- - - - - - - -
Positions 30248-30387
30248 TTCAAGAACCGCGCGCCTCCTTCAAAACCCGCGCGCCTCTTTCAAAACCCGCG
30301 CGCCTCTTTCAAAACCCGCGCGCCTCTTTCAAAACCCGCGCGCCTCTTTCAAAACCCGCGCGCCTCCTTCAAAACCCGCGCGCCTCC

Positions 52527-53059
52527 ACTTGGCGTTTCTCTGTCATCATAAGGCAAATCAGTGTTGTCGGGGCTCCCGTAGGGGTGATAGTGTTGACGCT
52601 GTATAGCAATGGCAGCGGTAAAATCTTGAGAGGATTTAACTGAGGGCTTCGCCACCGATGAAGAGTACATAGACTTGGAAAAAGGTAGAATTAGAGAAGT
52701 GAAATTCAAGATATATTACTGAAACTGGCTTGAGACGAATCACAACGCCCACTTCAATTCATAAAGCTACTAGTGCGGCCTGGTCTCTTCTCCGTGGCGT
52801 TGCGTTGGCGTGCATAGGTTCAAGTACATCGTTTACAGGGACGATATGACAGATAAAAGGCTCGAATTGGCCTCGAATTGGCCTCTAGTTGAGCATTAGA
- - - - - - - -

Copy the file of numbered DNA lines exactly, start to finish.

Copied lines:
Positions 30248-30387
30248 TTCAAGAACCGCGCGCCTCCTTCAAAACCCGCGCGCCTCTTTCAAAACCCGCG
30301 CGCCTCTTTCAAAACCCGCGCGCCTCTTTCAAAACCCGCGCGCCTCTTTCAAAACCCGCGCGCCTCCTTCAAAACCCGCGCGCCTCC

Positions 52527-53059
52527 ACTTGGCGTTTCTCTGTCATCATAAGGCAAATCAGTGTTGTCGGGGCTCCCGTAGGGGTGATAGTGTTGACGCT
52601 GTATAGCAATGGCAGCGGTAAAATCTTGAGAGGATTTAACTGAGGGCTTCGCCACCGATGAAGAGTACATAGACTTGGAAAAAGGTAGAATTAGAGAAGT
52701 GAAATTCAAGATATATTACTGAAACTGGCTTGAGACGAATCACAACGCCCACTTCAATTCATAAAGCTACTAGTGCGGCCTGGTCTCTTCTCCGTGGCGT
52801 TGCGTTGGCGTGCATAGGTTCAAGTACATCGTTTACAGGGACGATATGACAGATAAAAGGCTCGAATTGGCCTCGAATTGGCCTCTAGTTGAGCATTAGA